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I suspect that it will do as well as or slightly better than the RCA. It's a tiny bit quieter (0-.75 dB) on UHF and a little bit (5-6 dB) more robust on overload tolerance.

Of course, it's my conclusion that the "1 dB of noise claim" missed the mark.
 

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If we can tear majortom away from his “boat anchors” long enough it will be interesting to see how his performs.
Still waiting on suitable rf chokes that won't load down the VHF band to show up. Hope to have them by Friday.
 

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Comparison of Pre-amps

I ordered my RCA TVPRAMP1R pre-amp on a Thursday and it came on Monday. So I compared the "No pre-amp" signal to my older CM7777 pre-amp signal and to the new RCA TVPRAMP1R . (lots of roof climbing)
The sweet spot is where I can get the most channels in without turning the antenna.
In case of the DB8e it’s 154o for me and the best reception for the Seattle channels is 168o.
My TV Fool is
www.tvfool.com/?option=com_wrapper&Itemid=29&q=id=46ae879a94e6f5

The results:


I hope that inserted correctly.
In any case I get way better reception without either pre-amp. It's like comparing the better of two bad jobs.
I have now removed the pre-amps and they are relegated to the surplus electronics box.

Laurie in Ladner BC with a DB8e, and a rotator to a CM7000 DVR used as the primary tuner
 

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one thing I have changed in my system recently was installing not one, but two of the AD FM Bandstop Filters ($3.99 ea from AD site) in cascade between the antenna and my Winegard AP 8700 input. It's been about a week or two now, and so far I'm liking it. I saw some improvement in VHF Hi (local and distant), and have been seeing the distant OMNI RF 47 (-2dB NM) from Toronto more reliably and over a wider range of azimuth. How much of that is due to Summer? Can't say for sure, but I can say it hadn't come in reliably at all, all summer long prior. Was raining yesterday and it was still coming in.
 

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laurienicol, did you do your tests with the FM trap enabled? One or more nearby FM transmitters could be the problem.
 

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that's likely, as well as in laurienicol's tvfool looks like there are two main transmitter sites, in nearly opposite directions. There really isn't anything marginal within reach to begin with that would justify a preamp. Unless of course just trying to make up for downlead and splitter losses.
1 edge and 2edge signals are over 100 miles away at -16 dB NM or less. So a preamp won't help those. A Single bay GH antenna without reflectors would probably do well there with a bidirectional antenna pattern.
 

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laurienicol, did you do your tests with the FM trap enabled? One or more nearby FM transmitters could be the problem.
The default for both the CM7777 and the RCA, is FM trap enabled. I checked the CM7777.
I didn't change either. Also the leads are to the combined inputs.
I should just guess I'm lucky that I have a more or less clear shot down the Gulf of Georgia to Seattle and get as many channels as I do.
I'll give up spending money now (until the next big idea comes along).
My offer still stands to lend out my extra stuff to anyone else local who wants to try.

Laurie in Ladner BC with a DB8e roof mounted on a rotator.
 

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Laurie,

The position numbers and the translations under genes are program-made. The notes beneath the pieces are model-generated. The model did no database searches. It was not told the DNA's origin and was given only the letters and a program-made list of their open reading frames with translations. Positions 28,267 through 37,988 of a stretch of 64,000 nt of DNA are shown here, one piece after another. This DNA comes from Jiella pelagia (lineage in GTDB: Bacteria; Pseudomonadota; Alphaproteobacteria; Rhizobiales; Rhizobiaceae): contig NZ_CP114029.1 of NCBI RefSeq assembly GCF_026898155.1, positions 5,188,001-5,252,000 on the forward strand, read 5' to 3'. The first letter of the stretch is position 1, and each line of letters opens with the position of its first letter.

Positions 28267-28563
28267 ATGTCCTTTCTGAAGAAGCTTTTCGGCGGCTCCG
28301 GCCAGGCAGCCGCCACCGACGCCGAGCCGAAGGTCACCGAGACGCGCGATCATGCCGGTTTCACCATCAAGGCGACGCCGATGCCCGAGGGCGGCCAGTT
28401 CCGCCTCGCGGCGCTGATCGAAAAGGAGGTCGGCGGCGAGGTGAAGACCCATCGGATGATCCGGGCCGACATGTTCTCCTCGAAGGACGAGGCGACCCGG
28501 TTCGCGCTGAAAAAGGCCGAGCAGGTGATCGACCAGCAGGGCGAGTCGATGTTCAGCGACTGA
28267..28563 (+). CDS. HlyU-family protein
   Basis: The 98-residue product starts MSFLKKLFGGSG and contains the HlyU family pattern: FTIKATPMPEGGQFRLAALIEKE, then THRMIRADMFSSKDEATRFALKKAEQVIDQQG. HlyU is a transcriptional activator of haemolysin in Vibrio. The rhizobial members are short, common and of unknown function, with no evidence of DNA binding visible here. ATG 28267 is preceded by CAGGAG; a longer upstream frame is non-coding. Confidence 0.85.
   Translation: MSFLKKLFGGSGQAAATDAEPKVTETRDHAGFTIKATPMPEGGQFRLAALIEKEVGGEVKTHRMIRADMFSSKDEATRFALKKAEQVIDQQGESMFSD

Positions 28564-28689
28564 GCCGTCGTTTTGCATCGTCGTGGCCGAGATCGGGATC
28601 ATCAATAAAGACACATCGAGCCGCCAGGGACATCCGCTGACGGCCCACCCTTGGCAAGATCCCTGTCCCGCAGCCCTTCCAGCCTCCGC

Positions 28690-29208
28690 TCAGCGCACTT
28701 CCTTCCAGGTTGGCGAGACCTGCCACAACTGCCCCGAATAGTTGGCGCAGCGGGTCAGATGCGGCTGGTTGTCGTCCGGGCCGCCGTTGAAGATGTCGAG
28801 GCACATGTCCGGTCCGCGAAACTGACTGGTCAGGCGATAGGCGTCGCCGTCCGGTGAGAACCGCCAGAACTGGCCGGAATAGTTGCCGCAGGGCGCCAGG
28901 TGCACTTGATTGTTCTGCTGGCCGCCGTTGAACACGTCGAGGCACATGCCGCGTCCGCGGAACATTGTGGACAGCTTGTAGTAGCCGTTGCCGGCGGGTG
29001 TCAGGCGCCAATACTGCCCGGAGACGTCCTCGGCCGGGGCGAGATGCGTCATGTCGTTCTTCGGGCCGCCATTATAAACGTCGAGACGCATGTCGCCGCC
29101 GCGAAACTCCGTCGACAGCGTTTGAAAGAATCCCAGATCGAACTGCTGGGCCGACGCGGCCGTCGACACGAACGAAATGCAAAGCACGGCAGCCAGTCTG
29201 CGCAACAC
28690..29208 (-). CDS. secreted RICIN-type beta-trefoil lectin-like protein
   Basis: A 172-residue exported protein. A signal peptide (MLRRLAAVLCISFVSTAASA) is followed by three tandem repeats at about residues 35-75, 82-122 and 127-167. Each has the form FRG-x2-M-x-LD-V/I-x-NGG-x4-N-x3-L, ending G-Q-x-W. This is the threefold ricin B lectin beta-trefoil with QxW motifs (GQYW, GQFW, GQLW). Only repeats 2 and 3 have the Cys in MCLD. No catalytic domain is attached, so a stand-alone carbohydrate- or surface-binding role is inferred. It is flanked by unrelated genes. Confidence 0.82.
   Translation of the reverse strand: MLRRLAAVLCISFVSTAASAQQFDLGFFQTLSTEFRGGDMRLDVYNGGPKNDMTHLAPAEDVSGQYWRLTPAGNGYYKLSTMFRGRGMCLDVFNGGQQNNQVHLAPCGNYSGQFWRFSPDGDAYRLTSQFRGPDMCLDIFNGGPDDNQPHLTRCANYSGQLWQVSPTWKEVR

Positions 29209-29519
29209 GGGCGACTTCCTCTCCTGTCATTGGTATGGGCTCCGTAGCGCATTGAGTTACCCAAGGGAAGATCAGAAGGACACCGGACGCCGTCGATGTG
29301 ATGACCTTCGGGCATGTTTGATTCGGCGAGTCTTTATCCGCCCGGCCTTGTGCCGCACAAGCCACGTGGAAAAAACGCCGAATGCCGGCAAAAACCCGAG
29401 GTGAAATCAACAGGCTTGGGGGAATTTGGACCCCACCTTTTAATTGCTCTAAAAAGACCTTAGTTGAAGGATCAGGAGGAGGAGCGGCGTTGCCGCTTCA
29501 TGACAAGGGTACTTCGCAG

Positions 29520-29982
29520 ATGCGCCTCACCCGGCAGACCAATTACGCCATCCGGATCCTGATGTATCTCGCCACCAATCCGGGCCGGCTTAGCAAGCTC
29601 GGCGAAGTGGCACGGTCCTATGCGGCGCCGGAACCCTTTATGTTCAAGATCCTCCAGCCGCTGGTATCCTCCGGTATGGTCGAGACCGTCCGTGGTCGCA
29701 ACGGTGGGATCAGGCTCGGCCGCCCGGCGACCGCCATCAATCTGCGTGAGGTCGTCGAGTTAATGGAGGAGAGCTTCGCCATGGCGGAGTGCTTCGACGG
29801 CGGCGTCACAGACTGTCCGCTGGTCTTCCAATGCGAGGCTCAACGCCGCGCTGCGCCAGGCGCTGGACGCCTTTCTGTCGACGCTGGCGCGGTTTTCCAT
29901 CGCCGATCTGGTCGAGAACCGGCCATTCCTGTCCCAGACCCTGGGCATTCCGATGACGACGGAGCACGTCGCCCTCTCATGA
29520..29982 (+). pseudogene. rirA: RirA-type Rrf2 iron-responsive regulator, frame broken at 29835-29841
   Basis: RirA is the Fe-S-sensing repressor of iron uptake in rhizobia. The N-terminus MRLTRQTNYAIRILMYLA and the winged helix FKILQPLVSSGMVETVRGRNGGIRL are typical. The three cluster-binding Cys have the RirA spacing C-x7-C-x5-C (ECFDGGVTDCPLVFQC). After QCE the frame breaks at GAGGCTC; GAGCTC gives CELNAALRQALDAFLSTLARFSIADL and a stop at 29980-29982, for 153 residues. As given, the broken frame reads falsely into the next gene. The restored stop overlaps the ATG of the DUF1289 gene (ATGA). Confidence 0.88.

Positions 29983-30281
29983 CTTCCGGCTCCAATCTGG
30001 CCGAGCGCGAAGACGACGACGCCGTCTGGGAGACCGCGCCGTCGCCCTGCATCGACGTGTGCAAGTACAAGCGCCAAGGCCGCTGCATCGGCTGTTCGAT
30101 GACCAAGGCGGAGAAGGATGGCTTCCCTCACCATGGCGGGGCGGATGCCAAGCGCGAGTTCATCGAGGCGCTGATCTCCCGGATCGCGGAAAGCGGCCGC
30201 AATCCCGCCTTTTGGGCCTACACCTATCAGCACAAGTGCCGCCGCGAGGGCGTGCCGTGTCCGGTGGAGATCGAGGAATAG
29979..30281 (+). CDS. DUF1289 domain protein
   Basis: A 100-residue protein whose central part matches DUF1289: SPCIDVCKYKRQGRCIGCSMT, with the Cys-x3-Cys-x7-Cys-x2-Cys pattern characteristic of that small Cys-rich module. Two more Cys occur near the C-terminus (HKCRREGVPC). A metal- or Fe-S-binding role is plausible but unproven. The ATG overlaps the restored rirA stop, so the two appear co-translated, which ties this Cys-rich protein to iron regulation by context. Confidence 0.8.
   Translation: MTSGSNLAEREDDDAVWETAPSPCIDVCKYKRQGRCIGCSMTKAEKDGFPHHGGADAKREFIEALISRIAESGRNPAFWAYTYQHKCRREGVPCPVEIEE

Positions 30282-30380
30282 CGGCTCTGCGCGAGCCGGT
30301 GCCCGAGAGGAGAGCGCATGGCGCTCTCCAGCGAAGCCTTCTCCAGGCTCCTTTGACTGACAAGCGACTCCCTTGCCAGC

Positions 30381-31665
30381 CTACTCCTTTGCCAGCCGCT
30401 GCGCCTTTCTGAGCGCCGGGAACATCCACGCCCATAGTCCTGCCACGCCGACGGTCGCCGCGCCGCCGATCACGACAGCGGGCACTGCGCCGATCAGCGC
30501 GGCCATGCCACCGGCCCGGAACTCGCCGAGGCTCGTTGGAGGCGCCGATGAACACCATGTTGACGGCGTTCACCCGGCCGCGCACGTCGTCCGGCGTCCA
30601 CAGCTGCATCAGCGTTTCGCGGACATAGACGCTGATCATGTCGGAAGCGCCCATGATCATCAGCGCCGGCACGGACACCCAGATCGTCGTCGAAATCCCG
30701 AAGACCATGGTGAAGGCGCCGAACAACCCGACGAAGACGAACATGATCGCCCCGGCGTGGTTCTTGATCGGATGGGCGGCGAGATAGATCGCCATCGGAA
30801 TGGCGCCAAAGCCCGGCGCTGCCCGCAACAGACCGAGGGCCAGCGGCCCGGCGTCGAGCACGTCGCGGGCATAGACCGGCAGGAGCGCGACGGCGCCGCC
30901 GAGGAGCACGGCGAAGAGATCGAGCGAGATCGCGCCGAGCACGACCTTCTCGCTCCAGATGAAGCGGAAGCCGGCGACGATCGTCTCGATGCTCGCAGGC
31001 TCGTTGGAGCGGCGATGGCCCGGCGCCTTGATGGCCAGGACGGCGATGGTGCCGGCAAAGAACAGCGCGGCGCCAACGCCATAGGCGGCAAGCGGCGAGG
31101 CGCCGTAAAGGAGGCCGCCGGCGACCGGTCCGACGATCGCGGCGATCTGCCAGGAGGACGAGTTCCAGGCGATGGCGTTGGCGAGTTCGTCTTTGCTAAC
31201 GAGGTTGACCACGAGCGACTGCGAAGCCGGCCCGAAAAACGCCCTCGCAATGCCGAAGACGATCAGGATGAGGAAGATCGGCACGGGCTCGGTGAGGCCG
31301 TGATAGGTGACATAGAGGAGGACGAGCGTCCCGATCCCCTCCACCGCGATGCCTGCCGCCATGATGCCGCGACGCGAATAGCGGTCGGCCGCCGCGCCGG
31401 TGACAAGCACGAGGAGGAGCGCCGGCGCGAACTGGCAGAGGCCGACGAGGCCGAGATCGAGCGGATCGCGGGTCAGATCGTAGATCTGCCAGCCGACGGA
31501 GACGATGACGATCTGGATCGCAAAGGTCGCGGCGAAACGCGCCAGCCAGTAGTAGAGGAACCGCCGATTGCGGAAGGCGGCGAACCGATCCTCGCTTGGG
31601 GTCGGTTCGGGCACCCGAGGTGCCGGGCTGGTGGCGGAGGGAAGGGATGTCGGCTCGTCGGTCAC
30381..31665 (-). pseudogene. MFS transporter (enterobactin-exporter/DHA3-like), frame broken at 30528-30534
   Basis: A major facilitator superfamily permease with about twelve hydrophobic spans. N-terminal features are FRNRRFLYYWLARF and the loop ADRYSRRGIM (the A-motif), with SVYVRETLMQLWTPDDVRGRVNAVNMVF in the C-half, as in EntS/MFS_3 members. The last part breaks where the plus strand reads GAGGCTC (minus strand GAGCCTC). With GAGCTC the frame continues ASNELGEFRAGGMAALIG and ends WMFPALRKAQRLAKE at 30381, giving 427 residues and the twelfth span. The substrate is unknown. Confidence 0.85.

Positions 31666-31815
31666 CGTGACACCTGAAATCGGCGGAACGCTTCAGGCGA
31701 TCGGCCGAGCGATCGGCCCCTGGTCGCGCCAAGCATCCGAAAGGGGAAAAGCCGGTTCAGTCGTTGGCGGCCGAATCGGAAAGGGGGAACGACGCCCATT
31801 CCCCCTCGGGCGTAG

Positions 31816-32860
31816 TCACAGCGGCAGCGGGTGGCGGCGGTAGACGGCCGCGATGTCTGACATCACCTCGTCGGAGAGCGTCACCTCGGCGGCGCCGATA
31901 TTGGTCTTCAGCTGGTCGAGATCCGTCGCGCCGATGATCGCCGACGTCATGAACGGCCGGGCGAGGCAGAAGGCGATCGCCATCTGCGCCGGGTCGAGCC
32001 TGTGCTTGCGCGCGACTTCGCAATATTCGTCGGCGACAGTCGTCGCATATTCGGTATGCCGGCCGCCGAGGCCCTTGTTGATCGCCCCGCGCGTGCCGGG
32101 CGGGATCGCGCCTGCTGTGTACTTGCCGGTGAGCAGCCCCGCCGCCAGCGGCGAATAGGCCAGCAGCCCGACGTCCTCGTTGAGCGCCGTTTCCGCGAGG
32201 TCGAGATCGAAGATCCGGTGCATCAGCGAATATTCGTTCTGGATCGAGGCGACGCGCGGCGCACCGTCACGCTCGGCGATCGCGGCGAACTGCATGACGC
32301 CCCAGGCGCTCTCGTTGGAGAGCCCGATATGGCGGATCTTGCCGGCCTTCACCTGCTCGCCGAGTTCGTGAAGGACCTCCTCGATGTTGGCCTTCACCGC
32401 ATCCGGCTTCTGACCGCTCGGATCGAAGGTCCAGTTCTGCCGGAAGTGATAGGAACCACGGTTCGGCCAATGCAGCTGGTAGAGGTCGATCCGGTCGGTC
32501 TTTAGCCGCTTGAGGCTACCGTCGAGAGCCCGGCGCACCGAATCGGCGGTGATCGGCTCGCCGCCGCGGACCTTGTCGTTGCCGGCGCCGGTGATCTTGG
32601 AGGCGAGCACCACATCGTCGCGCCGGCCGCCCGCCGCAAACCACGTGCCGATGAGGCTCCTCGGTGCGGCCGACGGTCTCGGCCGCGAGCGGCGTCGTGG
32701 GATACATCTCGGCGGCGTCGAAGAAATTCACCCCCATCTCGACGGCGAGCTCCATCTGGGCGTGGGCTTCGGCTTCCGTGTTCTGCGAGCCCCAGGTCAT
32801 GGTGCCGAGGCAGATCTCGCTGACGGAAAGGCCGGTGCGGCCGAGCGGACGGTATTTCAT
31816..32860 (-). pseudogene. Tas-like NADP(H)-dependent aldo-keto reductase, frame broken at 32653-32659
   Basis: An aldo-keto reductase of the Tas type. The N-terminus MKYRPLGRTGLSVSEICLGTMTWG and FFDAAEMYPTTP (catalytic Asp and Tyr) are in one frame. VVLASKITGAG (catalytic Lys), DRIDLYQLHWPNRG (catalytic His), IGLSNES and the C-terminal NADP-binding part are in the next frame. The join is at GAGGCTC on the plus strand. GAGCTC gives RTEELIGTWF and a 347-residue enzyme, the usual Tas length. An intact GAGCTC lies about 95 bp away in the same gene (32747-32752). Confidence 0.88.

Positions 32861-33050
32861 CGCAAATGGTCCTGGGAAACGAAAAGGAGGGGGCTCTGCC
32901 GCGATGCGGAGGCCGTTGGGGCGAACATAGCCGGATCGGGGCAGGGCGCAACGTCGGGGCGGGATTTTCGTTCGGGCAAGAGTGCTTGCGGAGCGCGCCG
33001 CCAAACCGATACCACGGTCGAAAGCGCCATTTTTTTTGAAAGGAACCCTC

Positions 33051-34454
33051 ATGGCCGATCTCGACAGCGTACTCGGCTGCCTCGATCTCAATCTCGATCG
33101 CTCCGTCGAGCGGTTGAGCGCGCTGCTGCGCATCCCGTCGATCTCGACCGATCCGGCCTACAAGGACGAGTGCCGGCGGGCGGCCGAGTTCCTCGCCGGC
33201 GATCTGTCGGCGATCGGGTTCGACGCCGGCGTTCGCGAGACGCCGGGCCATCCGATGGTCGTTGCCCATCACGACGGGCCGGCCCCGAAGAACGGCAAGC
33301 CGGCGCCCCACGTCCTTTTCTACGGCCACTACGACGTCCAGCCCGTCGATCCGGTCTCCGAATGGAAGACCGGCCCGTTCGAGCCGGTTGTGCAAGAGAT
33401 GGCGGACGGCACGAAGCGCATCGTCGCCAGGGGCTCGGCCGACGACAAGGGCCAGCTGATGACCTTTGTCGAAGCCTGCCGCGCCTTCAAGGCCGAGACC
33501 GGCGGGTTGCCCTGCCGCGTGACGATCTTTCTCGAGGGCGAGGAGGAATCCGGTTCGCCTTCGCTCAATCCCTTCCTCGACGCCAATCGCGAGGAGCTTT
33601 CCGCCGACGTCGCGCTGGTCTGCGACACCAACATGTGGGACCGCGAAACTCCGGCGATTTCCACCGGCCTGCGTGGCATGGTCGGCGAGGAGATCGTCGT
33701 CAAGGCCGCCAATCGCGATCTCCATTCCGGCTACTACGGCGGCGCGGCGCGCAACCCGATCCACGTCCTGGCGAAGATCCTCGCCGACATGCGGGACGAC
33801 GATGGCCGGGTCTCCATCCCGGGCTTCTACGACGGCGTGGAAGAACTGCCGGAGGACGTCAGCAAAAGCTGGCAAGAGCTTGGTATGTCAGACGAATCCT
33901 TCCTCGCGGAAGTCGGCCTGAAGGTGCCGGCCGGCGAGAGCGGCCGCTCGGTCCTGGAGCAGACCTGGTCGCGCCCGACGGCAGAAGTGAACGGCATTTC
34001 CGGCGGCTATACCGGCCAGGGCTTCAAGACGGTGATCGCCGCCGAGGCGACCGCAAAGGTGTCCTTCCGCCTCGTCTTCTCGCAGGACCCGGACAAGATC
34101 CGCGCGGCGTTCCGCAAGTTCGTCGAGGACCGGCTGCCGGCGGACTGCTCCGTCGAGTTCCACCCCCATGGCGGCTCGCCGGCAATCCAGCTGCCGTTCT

Your symptoms are either of an inoperative pre-amp or of something overloading, whether the tuner or the amp. It might be any of these things or some combination.

First verify that there's nothing between the pre-amp and its power inserter except coax. A common issue we run into is the presence of a DC-blocking splitter in the line. Double-check that first.

Then, I'd suggest a double FM filter as majortom installed at the input of the pre-amp (you have a LOT of local FM) and a variable (or several fixed) attenuator at the output of the power inserter.
 

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I put the power inserter next to the CM7000 DVR (used as the tuner). The pre-amps were within 18" of the DB8e combiner.

Interesting enough, the RCA power inserter has 2 or 3 inches of RG59 or smaller cable built into it. This was connected to the DVR directly. While I was changing things up, I tried the RCA power inserter with the CM7777 and got the same results as with the RCA pre-amp. The CM7777 power inserter was connected to the PVR with about 18" of RG6

The cable from the antenna comes down the outside wall to a ground block at about 35 feet. It then goes under the house directly to the PVR for another 25 feet.

It would be weird if both the RCA pre-amp and the CM pre-amp were defective.

Laurie in Ladner BC with a DB8e
 

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There has been instances of a downlead coax not able to pass DC power, but still pass enough RF to be usable. The best way to confirm would be to hook everything back up, climb back up and measure it up on the roof with a Voltmeter at the preamp end of the downlead.
If that were the case I probably would have expected ya to lose more stations than that though.:confused:
 

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The numbers in post #3662 say you've either got inoperative amps (cabling problem) or an amplifier/tuner overload issue.

Do you have a multi-meter to see if you actually have pre-amp power supply at the amp? You should read somewhere around 9 volts for the RCA and around 16-18 volts for the 7777(old or new version?).

edit: LOL! Tome beat me to it while I was typing!
 

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LOL, that happens to me all the time.
Ran into a bad coax jumper the other day btw, I was scrounging for pre made jumpers and first 1 of 4 pulled off an old direct TV antenna system. Sure enough, it wouldn't pass DC. Cut it in half, tossed in the trash and grabbed a different one. So it does happen.